This is me, enjoying our annual tradition of choosing a Christmas tree with my family on Day 25, and relishing in a chemo break/spa day at my favorite place in the world (The Ocean House in Watch Hill, RI) on Day 27. With those 100,000 hairs on my head still attached.
Does keeping my hair, thriving, and enjoying every day of my life through chemo, despite periodic bone pain, fatigue, and mind-numbing, crippling fear, feel like a big FU to cancer? You bet it does. More than vanity, or not upsetting my kids any further with my physical changes, it feels symbolic, and like a personal victory. Some control in an uncontrollable situation.
But more importantly, I am putting this out there because if I had read this, or seen these pictures, of a woman with advanced breast cancer, going through chemo, looking healthy and enjoying her life, I would have believed I could get through this too, that it would be okay. It would have made it all a lot less scary. Hair or no hair. So please read and pass this on to any brave women or men in your life facing this challenge and give them a virtual high five from me. Stick a collective finger up to cancer and take a vow to LIVE while you’re alive. No matter what.
…and tell them about Cold caps and The Rapunzel Project.
November 19, 2015
So, I made it through round 2 of chemo with the “hair nazi” (aka: my sister Paula). We were joined this time by my dear friend Kristina, and long time friend and fellow-shrink, Lisa. In Tom’s absence, he sent a driver, Luis (this poor unfortunate soul), who did not quite know what to make of the gaggle of giggling gals trooping out of the cancer hospital with tailgate gear in tow and one apparently mute martian chick (see below). By that point in the day I am basically frozen into silent submission by the tundra on my head and am barely functioning as part of the human race, never mind forming sentences. Also, I realized the helmet contraption (to try to save my hair through chemo) shapes my cranium into a very close resemblance of our iconic images of alien life form (think Coneheads from old time SNL – and yes, I do realize I’m really dating myself here).
But the real hijinkks with Luis ensued on the journey from NYC back to CT. Paula gets violently carsick, made worse by her having to do the elaborate helmet changes every 23 minutes on the dot (to keep the caps at an icy -40 degrees!) and open the huge cooler of dry ice – during which she instructs us to go into drill mode by shouting “DRY ICE EXPOSURE, HEADS OUT THE WINDOWS, NOW!!!” Kristina and I dutifully complied by rolling down the windows, and sticking our necks out, my alien head hanging out of the black SUV for all of 95 north to witness. Meanwhile, Paula was donning sea sick bands on both wrists, sweating profusely, and when not actively applying frozen gear to my scalp, had her face ensconced in a barf bag or out the window, gagging and burping loudly the entire ride. I was like a silent martian-zombie, and Kristina chimed in occasionally with tales of her own IV plans the next day for her medical issues. Poor Luis honestly did not know what to make of this sick threesome, but I could read the thoughts racing through his head as I caught glimpses of his darting, terrified eyes in the rearview mirror: WTF?! – Do they all have cancer? Are they freaking contagious? Can I get a mask? I’m never taking this pick up again! Do I have to put MY head out the window too? And … what in the world ARE they doing to that poor little alien girl with too much liptstick on?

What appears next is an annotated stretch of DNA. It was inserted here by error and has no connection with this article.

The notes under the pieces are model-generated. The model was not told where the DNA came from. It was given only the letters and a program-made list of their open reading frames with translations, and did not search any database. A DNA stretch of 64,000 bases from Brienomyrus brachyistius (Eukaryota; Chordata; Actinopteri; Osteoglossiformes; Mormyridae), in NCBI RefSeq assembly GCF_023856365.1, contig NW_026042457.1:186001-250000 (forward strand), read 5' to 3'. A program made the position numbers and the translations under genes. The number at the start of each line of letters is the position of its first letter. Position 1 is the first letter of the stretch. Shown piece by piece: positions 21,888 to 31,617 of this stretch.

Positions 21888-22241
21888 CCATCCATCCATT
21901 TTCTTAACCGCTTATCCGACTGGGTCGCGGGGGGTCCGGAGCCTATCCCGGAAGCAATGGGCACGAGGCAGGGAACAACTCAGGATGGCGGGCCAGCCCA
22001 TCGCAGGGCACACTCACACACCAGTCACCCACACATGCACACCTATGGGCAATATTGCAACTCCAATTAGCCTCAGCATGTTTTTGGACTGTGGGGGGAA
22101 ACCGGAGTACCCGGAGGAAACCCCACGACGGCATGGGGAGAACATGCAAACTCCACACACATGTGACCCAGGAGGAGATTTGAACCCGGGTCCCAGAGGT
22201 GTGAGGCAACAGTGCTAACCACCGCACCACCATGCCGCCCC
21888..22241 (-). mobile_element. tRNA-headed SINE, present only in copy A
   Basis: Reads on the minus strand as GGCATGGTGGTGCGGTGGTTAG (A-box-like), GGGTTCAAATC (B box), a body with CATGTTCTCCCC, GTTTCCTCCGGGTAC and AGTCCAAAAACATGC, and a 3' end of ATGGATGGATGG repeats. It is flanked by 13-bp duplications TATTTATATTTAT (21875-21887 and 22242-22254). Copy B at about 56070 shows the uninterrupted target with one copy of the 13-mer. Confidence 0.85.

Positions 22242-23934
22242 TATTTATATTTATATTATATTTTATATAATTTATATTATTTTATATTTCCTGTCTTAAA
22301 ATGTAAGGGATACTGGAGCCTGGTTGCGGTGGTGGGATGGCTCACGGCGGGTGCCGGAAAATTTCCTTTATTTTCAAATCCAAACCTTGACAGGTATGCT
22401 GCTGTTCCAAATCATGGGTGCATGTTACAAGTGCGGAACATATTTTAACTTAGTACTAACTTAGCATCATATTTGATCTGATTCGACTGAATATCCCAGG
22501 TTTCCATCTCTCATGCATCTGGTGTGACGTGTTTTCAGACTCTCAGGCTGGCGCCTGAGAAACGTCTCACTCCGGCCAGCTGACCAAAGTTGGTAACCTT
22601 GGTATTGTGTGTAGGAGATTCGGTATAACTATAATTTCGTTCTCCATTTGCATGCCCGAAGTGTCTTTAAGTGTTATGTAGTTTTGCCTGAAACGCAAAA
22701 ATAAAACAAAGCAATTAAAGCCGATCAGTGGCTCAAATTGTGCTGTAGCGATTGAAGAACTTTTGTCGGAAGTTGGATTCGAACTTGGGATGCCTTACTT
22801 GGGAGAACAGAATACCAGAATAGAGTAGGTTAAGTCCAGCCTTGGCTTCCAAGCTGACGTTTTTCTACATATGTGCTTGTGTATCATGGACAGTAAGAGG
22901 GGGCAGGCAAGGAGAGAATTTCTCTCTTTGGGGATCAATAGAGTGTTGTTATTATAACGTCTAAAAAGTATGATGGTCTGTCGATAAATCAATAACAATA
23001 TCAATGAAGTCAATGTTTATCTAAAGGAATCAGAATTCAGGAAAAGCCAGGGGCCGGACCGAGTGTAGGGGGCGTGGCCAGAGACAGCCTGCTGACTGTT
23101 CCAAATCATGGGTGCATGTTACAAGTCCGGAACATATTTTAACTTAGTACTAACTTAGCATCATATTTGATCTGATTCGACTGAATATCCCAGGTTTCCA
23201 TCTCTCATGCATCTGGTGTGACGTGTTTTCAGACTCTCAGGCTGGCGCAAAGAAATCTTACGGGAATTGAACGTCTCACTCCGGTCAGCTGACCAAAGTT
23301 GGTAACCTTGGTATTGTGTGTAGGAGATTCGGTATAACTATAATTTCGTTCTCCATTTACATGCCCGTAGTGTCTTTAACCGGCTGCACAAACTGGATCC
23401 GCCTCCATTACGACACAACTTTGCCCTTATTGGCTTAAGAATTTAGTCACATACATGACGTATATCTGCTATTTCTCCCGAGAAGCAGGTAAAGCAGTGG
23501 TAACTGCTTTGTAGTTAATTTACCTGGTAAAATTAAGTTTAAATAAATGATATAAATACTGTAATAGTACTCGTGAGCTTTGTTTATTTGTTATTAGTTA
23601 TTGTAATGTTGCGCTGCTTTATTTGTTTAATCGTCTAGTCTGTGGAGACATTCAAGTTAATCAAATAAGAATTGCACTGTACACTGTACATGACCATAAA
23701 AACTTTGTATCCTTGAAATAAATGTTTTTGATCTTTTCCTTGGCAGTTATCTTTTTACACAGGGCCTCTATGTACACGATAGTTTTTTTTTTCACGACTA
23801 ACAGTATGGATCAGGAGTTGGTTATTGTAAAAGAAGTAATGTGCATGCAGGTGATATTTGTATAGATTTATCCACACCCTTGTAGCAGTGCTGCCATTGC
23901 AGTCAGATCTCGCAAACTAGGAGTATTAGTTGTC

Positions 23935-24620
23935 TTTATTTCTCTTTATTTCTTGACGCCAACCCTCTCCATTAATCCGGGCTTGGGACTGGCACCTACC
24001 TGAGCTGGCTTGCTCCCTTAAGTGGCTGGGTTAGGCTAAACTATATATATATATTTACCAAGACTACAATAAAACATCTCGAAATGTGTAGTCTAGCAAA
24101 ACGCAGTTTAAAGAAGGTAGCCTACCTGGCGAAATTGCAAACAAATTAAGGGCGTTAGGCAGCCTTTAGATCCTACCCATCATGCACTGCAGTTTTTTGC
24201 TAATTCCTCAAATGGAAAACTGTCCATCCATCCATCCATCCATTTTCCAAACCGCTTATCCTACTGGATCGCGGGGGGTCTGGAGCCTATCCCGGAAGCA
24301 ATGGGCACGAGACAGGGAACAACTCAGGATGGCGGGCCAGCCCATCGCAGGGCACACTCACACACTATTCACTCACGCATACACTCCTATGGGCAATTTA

Well…has all the torture, hassle and craziness of these cold caps been worth it? Drum roll please…. we are very, VERY cautiously optimistic at the moment and saying yes… so far! Yesterday was the day I was supposed to lose my locks. To the tune of 12 days of Christmas, this refrain keeps running through my head as I’ve heard it from 3 cancer docs: “On the 16th day of chemo, my oncologist said to me…all your hair will fall out, thats just what happens, be ready for it, and enjoy the side effects of not sleep-ing!” I’ve taken to turning every odd cancer-based situation into either a Seinfeld-like sitcom scene or broadway show-tune in my head. It makes me laugh. And something has to.
So yes, so far my hair is still intact, and perhaps this little-sister inflicted torture is really working. If so, she’ll get 6 more chemo days of headlocks, hilarity, smirks and revenge, and I may escape one more loss from this horrible illness and save myself 3-4 years of growing back my mane. I’ll keep you posted! Thanks for the continued support and following my story! And by the way, I’m fully prepared to proudly rock the baldilocks/Conehead look if this doesn’t work… so look out :)!